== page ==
More Poker Rooms Going Smoke-Free
By Liz Benston, Las Vegas Sun
LAS VEGAS -- For more than a decade, nonsmoker Sylvia Reiter has played poker through a cloud of cigarette smoke at Palace Station's poker room.
Reiter, whose husband and two sons work in Strip casinos, is used to smoky surroundings. Starting this month, things have been very different for Reiter during her regular poker game. Last week she sat cheek and jowl with other players in a smoke-free room -- the only nonsmoking gambling area in the casino.
"I think it's wonderful," said Reiter, a regular casino visitor since 1961 who has lived in Las Vegas for the past 16 years. "Even the smokers I play with are happy about it."
Palace Station, along with Station Casinos Inc. sister properties Santa Fe Station and Texas Station, this year started following a trend that began in earnest in 2001 when poker rooms at the Mirage and Bellagio resorts banned smoking.
Since then, nearly every major poker room on the Strip has quietly gone smoke-free. Others including the Flamingo, Gold Coast and Aladdin have followed suit in recent months.
A few poker rooms like those at the Luxor and Sahara went smokeless when they decided to expand. In another sign that nonsmoking rooms aren't hurting business, others such as the Bellagio and Bally's are expanding already smoke-free rooms.
Signature properties Wynn Las Vegas, MGM Grand and Caesars Palace also are expected to open new poker rooms in the coming months that will be smoke-free.
It's a trend that Weldon Russell says will spread off-Strip to include big and small casinos alike in the coming years.
"Other poker rooms will eventually go smokeless," said Russell, corporate director of bingo, keno and poker for Station Casinos.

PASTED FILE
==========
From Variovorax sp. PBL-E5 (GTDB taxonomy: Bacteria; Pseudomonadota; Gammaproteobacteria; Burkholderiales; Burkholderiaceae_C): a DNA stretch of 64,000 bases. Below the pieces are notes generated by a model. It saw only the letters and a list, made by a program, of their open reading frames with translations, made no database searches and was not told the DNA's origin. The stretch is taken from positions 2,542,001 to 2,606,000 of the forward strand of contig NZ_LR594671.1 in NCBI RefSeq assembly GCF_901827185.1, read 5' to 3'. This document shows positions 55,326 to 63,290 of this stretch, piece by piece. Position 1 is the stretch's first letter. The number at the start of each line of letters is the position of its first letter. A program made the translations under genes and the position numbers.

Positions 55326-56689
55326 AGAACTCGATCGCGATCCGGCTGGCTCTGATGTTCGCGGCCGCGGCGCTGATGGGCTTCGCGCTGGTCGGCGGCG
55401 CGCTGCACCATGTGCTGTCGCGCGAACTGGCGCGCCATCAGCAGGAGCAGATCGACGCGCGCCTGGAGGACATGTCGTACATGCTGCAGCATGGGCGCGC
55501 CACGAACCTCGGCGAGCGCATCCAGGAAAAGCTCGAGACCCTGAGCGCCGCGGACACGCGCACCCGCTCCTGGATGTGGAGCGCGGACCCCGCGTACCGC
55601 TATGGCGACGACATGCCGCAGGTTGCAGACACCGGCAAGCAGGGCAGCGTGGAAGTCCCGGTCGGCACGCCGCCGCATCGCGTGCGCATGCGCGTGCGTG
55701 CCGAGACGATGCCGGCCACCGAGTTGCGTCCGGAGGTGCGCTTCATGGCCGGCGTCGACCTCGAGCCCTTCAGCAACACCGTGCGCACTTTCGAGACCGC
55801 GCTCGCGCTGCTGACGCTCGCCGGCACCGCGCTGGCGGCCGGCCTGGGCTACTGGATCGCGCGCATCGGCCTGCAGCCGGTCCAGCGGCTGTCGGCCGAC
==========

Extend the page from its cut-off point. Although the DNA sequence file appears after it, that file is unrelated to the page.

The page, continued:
Several factors are contributing to the smoke-free trend.
Many poker players who flock to the Strip are from states such as California that have banned smoking in public areas, casino operators say.
"Personally, I thought it would never happen," Mirage Director of Poker Operations Donna Harris said of smoke-free poker rooms. "But with players being from California and California's restrictive laws, people had become accustomed to it."
Customers who think this step will lead to entire smoke-free casinos or casinos with large nonsmoking areas will be disappointed: Operators say that won't happen in the foreseeable future because a significant number of gamblers and other casino patrons still smoke and like it that way.
Operators say poker rooms are a different animal because they tend to be small spaces that are enclosed from the rest of the casino to keep out noise.
With the explosion of televised poker tournaments and online poker rooms, casino poker rooms in Las Vegas are bursting at the seams. Poker rooms that averaged a few full tables on weekends a year ago now have waiting lists of more than an hour long. Women and younger players are getting pointers from television and the Internet and joining games that historically have been dominated by older men.
More players means more smokers interspersed in the mix, making the air unbearable even for die-hard smokers.
"The rooms are too small and you can't get rid of the smoke," Russell said. "On a Friday night you could cut the air with a knife."
Some smokers have resisted the trend.
Reiter said a fellow player told everyone that he would "never come back to this place" after Palace Station went smoke-free. "Needless to say, he came back the next day and has been here ever since," she said.
Palace Station poker room manager Gary DeWitt said he was ready to fight the trend a year ago "probably because I'm a smoker myself."